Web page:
Pine Galaxy Expected to Arrive in San Francisco Today
The disabled mixed-products tanker Pine Galaxy is expected to arrive in San Francisco Wednesday morning.
The ship is being towed by commercial tug to San Francisco Bay. It will be met by additional tugs to ensure increased control of the ship is maintained during the transit inside the Port of San Francisco.
The ship experienced a fire in the machinery shop, located in the engine room, as the ship was traveling to its next port of call. The fire occurred earlier this month. It resulted in the death of one crewmember and left the ship without power or propulsion. There are no reports of damage to the ship's cargo tanks, fuel tanks or hull.
The Coast Guard has formed a joint agency team with the ship's owners to ensure the vessel safely transits through San Francisco Bay.
Liberian-Flagged Bulker “Ping May” Busted for Cocaine Smuggling
The Colombian Navy has seized 39.8 kilograms of cocaine found aboard the Liberian-flagged bulk carrier “Ping May”, the Navy informed.
Coast Guard Station Santa Marta and CTI personnel conducted the inspection of the vessel which was anchored in the sector Swamp – Magdalena. They found two bags with 40 packages containing drugs located in the chain locker. CTI staff Magdalena confirmed the found materials were positive for 39.8 kilograms of cocaine hydrochloride.
The 2010-built bulk carrier “Ping May” arrived in Colombia from England and was heading to the port of Rotterdam, the Netherlands.
This is the fifth foreign cargo ship confirmed to have been contaminated with alkaloids in the port of Santa Marta.
So far this year the Navy seized over 28 tons of cocaine in the Colombian Caribbean
Impasse Over Kurdish Crude Cargo Near Texas to Drag On
A tanker loaded with $100 million of Kurdish crude oil cannot be delivered in Texas soon because of risks for buyers as Iraq mulls further legal challenges, so a month-long standoff will drag on, a source close to the matter said on Tuesday.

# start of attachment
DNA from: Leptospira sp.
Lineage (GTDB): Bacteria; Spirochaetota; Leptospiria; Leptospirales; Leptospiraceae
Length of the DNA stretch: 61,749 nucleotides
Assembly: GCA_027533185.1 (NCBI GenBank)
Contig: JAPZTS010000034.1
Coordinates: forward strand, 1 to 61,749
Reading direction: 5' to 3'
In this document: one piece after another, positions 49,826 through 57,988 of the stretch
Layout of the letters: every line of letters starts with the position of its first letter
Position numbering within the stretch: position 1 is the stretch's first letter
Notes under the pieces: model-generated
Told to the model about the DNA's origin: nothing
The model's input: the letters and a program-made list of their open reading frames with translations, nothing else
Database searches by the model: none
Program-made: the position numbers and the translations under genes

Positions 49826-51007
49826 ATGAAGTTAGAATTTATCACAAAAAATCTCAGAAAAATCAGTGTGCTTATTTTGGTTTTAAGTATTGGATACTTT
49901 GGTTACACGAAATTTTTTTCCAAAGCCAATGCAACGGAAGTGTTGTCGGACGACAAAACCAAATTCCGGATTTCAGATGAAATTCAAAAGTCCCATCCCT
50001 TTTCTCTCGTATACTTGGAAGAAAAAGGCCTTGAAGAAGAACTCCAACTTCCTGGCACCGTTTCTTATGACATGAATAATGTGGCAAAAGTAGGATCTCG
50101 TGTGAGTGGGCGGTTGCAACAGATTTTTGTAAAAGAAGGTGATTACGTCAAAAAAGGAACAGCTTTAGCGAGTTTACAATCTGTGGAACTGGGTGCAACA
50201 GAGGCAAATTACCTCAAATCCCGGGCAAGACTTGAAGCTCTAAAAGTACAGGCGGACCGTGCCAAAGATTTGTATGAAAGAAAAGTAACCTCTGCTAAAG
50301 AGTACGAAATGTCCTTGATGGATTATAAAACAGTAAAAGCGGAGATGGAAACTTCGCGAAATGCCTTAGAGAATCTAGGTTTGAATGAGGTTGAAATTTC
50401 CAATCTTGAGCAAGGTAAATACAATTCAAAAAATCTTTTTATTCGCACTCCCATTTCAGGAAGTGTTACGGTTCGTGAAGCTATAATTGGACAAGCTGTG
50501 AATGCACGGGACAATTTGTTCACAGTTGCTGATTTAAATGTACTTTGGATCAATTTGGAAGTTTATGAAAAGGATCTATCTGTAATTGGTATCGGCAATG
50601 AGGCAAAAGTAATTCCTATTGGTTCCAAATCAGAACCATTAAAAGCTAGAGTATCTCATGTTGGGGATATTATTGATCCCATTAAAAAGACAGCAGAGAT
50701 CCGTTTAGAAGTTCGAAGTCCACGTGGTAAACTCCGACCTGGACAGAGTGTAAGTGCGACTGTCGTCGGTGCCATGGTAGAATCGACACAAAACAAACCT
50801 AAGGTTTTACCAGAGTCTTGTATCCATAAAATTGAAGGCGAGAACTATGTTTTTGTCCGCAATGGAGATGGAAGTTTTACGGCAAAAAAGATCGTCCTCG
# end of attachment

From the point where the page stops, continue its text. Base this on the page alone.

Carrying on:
A U.S. court on Monday threw out an order to seize the 1 million barrel cargo from the United Kalavrvta tanker in the Gulf of Mexico, after acknowledging it lacked jurisdiction because the ship is beyond U.S. territorial waters, about 60 miles (97 km) offshore.
But the court did not settle the broader dispute between Iraq and the Kurdistan Regional Government (KRG) over who has the sole right to export the crude, a feud Washington has struggled to mediate as it backs a unified Iraq that can resist Islamist militants.
Buyers of Kurdish crude could face lawsuits from Baghdad if the oil moves close to U.S. soil and would also require the seller to provide costly indemnities against potential lawsuits, the source added.
“I think we’re going to be in a bit of a standoff for a while,” the source said. “Right now they don’t really have a way to get the oil onshore.”
Despite the court’s ruling, cargo handling companies and a would-be buyer balked at bringing the oil ashore on Tuesday.
U.S. refiner LyondellBasell, when asked if it would receive the cargo as planned at its Houston plant, reiterated that: “(We) will not accept delivery of any of the affected crude until the matter is appropriately resolved.” Earlier this year, the company received Kurdish crude cargoes. gcaptain.com/impa...